Research into cancer, Alzheimer's disease and influenza may lose crucial funding even as scientists say they are on the cusp of breakthroughs.
Deep federal budget cuts, known as sequestration, could lead to diminished funding for medical and scientific research, making some scientists question whether they should stay in the United States.
If the cuts continue, scientists said, the United States could see promising graduate students going to countries investing heavily in scientific research.
With the human genome sequenced and fast computers at their fingertips, scientists say that research is moving more quickly than ever before. Which means the reduction in federal funding comes at a particularly bad time.
"It is a paradoxical thing that we are both at a time of remarkable and almost unprecedented scientific opportunity, and we're also at a time in the United States of unprecedented threats to the momentum of scientific progress," said Francis Collins, director of the National Institutes of Health.
Sequestration, which went into effect March 1 after Congress failed to reach a budget compromise, cuts $85 billion across government departments, agencies and programs.
The NIH, which will lose $1.6 billion of its $30 billion budget through the sequester, is the world's largest supporter of biomedical research, funding $2 billion in programs at the University of California system alone.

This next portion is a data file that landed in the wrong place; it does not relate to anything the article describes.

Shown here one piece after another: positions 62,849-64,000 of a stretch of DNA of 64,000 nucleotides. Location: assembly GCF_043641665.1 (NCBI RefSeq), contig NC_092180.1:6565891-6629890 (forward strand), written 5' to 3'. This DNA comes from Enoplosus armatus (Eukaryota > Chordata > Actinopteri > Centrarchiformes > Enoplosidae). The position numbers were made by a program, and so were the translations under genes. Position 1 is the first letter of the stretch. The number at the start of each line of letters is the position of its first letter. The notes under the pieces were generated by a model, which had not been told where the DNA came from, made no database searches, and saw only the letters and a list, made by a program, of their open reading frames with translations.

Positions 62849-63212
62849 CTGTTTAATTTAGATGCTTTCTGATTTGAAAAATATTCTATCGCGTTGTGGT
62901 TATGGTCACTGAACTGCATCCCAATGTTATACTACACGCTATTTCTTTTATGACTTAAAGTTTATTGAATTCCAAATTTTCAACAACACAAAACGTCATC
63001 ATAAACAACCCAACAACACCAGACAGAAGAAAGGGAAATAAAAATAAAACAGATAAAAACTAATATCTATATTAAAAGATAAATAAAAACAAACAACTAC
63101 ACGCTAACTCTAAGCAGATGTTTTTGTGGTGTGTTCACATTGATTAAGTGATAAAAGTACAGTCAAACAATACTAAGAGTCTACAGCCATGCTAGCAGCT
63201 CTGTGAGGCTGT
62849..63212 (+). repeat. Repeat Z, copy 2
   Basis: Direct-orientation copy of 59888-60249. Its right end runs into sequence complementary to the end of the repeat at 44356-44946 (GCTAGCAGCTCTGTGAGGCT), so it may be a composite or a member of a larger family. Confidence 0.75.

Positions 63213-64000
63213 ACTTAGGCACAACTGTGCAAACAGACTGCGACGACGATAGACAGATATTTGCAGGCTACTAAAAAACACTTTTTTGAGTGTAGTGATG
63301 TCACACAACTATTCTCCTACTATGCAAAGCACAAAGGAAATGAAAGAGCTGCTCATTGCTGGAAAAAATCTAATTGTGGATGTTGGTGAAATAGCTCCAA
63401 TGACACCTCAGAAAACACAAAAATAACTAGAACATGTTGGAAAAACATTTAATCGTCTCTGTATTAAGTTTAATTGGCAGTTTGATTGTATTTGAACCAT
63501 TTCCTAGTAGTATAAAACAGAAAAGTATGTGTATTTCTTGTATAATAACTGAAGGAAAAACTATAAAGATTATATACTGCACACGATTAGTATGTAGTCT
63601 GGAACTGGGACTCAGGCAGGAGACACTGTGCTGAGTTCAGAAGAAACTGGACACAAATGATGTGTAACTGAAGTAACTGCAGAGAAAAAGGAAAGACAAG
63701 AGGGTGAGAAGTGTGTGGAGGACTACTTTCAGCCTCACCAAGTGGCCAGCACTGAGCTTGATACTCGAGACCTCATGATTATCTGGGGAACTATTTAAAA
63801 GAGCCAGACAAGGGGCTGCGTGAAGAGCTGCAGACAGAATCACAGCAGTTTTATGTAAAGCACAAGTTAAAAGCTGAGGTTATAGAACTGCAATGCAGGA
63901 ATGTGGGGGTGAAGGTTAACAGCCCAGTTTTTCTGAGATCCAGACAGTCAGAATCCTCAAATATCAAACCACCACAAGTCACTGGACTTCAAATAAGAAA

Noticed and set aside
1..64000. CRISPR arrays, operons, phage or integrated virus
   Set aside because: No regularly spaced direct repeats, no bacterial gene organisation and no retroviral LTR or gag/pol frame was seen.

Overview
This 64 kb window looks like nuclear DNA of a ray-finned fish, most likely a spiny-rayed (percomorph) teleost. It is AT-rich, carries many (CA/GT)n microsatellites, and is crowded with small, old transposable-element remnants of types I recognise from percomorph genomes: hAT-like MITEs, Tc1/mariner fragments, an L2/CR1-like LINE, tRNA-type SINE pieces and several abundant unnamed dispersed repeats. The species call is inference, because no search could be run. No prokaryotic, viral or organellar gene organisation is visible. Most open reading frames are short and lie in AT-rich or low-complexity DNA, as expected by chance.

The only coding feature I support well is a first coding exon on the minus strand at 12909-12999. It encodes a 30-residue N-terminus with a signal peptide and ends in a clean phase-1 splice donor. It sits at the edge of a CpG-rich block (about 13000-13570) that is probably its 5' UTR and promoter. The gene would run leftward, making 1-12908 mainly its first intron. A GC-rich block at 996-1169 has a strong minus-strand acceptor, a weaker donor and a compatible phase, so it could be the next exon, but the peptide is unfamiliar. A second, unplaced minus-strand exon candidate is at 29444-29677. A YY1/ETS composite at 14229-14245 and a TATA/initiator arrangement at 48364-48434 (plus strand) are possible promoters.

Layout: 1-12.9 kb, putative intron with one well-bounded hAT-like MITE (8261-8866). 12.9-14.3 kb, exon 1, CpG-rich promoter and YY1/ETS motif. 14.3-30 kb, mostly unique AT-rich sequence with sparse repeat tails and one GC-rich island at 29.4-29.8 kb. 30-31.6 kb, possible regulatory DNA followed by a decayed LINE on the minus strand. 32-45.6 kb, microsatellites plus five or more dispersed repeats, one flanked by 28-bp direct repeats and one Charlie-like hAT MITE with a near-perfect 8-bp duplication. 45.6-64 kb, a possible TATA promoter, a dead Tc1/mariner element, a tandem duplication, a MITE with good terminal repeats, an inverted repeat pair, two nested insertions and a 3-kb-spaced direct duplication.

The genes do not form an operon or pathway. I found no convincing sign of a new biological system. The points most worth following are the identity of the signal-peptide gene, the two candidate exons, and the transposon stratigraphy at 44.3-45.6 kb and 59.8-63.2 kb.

The scientists' concerns come as labor organizes rallies across the country against the sequestration. Government employees gathered last week outside the San Diego Naval Base to speak out against cuts that will lead to furloughs.
There's an economic incentive for investing in biomedical research, Collins said. NIH-funded discoveries contribute to the nation's booming biomedical industry, a sector that exports $90 billion a year in goods and services annually and employs a million citizens.
The government's $4 billion investment in the Human Genome Project, for example, helped create $796 billion in economic growth from 2000 to 2010, the NIH estimated.
Schools such as those in the UC system already are feeling the pinch. Many federal government grants started to slow a few months ago when administrators realized they might be facing budget cuts, said Gary Falle, the UC system's associate vice president for federal government relations.
Still, some argue that the cuts to the NIH will make the agency look more closely at how it spends its money, making it more efficient.
In a commentary on a conservative Heritage Foundation blog, students T. Elliot Gaiser and Jason Lloyd pointed out that the NIH funds projects including research into how golfers perform better when they use their imagination and a study showing male fruit flies are more attracted to younger fruit flies than to older ones.